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Boston — BlackRock and other big McDonald’s shareholders on Wednesday backed the company in a boardroom vote, helping the fast-food chain to defeat investor Carl Icahn in his campaign over animal welfare.

Icahn, a billionaire who owns roughly $50,000 worth of McDonald’s stock, nominated two director candidates to push the company to make good on a decade-old promise to stop buying pork by the end of 2022 from suppliers that house the animals in crates. He has said confining the pigs in crates during their pregnancy is inhumane and sought to shine a spotlight on the practice more broadly.

Index fund BlackRock, whose 4.6% stake ranks as McDonald’s third-largest investor, cast its votes for the company.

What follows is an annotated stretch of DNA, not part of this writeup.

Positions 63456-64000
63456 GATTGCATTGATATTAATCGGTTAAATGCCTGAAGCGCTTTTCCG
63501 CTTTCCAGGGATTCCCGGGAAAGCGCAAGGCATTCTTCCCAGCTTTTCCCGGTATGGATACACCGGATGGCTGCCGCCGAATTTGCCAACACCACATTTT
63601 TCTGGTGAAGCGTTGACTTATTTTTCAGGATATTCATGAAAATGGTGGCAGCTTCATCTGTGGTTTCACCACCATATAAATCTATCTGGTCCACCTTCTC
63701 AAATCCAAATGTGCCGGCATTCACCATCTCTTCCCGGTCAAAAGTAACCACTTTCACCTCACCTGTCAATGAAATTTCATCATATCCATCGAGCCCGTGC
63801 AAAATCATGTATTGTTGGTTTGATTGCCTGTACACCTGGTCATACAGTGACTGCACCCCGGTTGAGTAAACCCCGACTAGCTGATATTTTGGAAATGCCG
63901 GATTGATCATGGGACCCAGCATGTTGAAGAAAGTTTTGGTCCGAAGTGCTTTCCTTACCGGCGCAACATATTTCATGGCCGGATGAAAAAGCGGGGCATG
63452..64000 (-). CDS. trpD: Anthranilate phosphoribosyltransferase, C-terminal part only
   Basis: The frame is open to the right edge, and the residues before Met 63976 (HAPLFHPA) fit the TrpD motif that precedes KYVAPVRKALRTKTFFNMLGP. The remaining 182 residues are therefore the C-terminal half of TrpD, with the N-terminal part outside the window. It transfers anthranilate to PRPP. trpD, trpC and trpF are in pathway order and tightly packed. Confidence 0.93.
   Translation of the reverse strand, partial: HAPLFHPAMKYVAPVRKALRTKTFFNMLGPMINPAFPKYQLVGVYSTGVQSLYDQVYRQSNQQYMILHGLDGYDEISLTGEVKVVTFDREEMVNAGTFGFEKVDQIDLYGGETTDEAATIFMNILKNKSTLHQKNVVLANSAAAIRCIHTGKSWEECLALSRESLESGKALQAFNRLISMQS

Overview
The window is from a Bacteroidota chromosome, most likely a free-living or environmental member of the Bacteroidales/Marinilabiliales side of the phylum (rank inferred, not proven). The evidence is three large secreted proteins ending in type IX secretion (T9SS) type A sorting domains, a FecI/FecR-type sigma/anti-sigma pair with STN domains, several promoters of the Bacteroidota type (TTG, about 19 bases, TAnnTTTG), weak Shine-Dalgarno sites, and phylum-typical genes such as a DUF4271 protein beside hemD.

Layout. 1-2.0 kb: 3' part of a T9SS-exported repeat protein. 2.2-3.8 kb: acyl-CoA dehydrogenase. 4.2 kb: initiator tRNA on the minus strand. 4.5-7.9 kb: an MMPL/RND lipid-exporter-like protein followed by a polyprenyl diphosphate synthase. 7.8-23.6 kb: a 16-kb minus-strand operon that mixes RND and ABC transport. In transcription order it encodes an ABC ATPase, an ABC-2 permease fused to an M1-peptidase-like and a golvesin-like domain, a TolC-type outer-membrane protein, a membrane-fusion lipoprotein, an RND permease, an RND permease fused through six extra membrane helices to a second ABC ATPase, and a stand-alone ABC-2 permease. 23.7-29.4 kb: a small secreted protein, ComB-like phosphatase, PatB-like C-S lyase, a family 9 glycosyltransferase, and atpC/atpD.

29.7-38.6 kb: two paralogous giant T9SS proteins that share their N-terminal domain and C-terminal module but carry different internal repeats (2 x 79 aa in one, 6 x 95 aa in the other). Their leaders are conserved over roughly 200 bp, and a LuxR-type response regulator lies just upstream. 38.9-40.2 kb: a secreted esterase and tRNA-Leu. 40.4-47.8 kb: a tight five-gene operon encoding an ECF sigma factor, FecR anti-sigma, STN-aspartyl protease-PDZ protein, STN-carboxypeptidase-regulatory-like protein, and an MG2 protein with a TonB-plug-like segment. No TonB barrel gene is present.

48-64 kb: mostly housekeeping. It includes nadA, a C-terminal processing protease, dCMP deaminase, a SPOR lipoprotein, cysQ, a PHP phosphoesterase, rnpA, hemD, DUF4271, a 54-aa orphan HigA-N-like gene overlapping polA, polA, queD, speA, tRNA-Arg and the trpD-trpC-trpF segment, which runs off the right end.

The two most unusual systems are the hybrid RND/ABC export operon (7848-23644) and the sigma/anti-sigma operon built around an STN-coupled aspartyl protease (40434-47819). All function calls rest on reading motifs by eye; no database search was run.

Vanguard, which is McDonald’s biggest shareholder, had also voted some of its shares for the company’s directors, according to earlier vote tallies, another source said.

Shareholders Thursday re-elected the company’s full 12-member board, McDonald’s said.

McDonald's says it has worked to change its pork sourcing and that it cares about the health and welfare of the animals in its supply chain and called Icahn’s demands “completely unfeasible”.

BlackRock’s vote is a blow for Icahn who had sought to appeal to the big index funds, including Vanguard and State Street, as they often pledge to pay particular attention to environmental, social and governance issues. He expressed concern they are not prioritising animal welfare.

Proxy advisory firms Institutional Shareholder Services and Glass Lewis recommended that shareholders back the company’s directors, arguing that Icahn had failed to make a compelling case for change and that his nominees lacked the necessary qualifications to serve on McDonald’s board.

But both firms, whose recommendations are widely followed by investors, said Icahn had raised awareness for animal rights.



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